On Monday, the University of Texas at Austin observed the 50th anniversary of the school's 1966 clock tower shooting, when former Marine Charles Whitman killed 14 and injured 31 (a 15th person died years later) using a stockpile of weapons he discharged from the 307-foot tower.
The incident marked the deadliest school shooting in United States history until 2007 when a gunman killed 32 people on the Virginia Tech campus.
But on the same day the school unveiled a memorial honoring the dead, UT-Austin marked another historic event: the first day people would be allowed to carry concealed handguns on campus.
University spokesman J.B. Bird told the Wall Street Journal it was "unfortunate timing." He added, "These two events are completely unrelated, and we're keeping them completely separate."
Earlier this month, three UT-Austin professors filed a lawsuit against the school and the state of Texas, claiming the new legislation forces schools to implement "overly solicitous, dangerously experimental gun policies."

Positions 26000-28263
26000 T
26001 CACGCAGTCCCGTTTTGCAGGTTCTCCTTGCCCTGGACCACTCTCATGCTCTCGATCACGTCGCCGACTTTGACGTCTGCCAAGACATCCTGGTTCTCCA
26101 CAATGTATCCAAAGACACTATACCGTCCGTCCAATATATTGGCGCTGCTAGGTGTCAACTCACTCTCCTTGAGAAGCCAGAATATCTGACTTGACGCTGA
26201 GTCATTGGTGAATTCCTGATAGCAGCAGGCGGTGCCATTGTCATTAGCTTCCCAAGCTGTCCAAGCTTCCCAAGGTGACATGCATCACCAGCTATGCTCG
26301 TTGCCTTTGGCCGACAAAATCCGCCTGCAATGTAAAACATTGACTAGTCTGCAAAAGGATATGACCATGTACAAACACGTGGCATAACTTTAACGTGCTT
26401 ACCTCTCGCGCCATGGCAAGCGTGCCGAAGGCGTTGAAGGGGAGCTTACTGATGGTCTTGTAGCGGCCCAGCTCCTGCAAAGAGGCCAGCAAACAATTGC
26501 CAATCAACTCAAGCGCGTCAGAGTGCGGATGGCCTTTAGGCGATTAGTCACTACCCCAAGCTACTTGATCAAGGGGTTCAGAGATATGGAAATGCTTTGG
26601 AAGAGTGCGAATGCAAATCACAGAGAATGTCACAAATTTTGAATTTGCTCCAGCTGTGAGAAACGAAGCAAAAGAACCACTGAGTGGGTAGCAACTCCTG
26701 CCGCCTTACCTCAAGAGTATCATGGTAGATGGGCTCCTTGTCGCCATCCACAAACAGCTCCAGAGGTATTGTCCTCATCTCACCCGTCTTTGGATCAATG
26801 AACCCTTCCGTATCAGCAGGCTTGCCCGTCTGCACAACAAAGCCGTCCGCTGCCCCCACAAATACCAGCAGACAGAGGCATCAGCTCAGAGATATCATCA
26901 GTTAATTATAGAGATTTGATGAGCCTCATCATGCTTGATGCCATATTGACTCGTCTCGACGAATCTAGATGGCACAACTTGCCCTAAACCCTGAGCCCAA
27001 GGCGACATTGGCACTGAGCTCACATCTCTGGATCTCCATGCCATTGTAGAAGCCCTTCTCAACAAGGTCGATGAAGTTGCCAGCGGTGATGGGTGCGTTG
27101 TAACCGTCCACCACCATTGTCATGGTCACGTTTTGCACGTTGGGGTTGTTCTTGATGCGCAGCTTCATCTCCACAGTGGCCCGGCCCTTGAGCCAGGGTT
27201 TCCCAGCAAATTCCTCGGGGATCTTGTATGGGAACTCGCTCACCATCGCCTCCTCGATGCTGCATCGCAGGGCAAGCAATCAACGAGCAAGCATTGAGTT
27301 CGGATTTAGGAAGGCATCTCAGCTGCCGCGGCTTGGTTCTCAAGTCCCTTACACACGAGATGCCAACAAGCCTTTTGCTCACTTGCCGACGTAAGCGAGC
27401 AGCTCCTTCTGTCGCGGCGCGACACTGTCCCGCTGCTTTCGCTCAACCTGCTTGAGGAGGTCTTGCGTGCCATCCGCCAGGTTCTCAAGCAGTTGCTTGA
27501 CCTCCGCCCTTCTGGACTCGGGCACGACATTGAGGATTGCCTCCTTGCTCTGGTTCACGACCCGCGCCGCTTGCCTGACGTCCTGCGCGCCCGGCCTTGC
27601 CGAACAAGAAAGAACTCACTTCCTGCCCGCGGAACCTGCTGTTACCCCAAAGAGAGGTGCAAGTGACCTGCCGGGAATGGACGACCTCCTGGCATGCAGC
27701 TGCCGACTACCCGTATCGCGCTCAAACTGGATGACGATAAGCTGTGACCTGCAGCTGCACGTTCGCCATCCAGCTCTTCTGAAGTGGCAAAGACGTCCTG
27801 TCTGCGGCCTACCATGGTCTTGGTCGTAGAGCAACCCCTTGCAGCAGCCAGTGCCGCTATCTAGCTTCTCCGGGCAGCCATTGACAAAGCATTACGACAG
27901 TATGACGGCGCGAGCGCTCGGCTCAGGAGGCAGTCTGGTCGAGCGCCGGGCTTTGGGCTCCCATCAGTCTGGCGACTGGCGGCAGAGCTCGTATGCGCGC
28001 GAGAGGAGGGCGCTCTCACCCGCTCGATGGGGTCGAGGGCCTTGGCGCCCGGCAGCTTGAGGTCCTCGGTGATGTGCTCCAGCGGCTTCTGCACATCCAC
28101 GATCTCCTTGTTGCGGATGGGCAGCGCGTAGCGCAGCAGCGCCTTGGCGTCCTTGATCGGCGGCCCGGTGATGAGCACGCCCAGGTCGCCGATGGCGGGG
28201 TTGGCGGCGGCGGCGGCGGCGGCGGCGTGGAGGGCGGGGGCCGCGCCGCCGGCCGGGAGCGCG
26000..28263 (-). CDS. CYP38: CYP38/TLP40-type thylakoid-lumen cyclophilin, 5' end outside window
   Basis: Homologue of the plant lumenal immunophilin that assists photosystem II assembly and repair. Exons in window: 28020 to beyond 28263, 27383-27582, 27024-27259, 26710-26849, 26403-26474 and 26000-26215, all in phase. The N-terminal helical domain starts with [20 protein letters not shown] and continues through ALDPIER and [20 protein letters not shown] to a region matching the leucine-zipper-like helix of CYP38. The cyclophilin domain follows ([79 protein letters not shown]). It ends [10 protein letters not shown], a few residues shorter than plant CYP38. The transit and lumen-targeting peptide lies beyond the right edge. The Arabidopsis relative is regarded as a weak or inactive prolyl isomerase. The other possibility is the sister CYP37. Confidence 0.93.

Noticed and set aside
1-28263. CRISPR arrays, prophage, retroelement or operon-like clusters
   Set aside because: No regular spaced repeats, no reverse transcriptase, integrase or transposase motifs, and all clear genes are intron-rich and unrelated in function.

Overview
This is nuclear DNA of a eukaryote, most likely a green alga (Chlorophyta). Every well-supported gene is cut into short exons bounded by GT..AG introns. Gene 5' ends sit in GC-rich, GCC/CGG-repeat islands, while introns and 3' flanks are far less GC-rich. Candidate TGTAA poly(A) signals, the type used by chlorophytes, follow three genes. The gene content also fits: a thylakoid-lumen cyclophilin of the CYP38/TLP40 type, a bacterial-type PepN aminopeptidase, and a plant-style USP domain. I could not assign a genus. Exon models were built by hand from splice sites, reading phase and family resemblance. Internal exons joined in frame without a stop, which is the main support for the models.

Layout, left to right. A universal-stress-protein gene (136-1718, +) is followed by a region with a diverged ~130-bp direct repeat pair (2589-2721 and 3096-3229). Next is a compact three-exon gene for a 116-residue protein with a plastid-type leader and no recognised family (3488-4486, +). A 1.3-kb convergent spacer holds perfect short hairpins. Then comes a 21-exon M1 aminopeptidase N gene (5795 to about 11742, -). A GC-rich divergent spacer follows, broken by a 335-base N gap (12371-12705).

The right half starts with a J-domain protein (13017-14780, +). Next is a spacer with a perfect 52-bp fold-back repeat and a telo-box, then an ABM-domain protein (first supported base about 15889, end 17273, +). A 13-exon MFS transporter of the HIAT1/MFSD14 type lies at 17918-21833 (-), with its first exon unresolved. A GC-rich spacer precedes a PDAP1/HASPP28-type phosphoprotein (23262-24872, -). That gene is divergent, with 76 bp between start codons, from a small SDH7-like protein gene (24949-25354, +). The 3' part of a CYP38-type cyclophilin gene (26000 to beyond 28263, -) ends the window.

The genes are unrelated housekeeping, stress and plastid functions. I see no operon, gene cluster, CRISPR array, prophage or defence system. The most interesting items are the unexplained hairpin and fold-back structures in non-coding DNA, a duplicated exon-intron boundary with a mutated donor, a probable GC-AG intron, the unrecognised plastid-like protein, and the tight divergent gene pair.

"The lawsuit represents the feelings of many faculty at UT, and our lawyers are looking carefully at the arguments they are making," University president Gregory L. Fenves, who is named as a defendant in the lawsuit, told the Journal.
Antonia Okafor, southwest regional director of Students for Concealed Carry, told the Journal she sees the law as being concerned with "personal protection."
"Why is it OK for a student go to a movie theater on a Friday, a mall on Saturday and church on Sunday, and carry a concealed weapon, but when they get to school on Monday, they cannot?" she asked.
Gregory Vincent, UT-Austin's vice president for diversity and community engagement, told ABC News the administration is taking into consideration the concerns of people both for and against the law — all while keeping the UT-Austin community safe.
"We just have to have faith that the people who will carry ... will do so in a responsible way," he said.
Still, statements from administration have done little to quell the fears of the Longhorn community. In the most recent of a series of op-eds on the topic, the editorial board of the Daily Texan said on Monday they will not be silent.
"Passing a bill with such great pushback from those who will actually suffer the consequences is enough to leave many speechless," the column read. "But today, as we gather to mourn those lost after a 'good guy with a gun' committed one of the most despicable acts imaginable, there is no room for silence."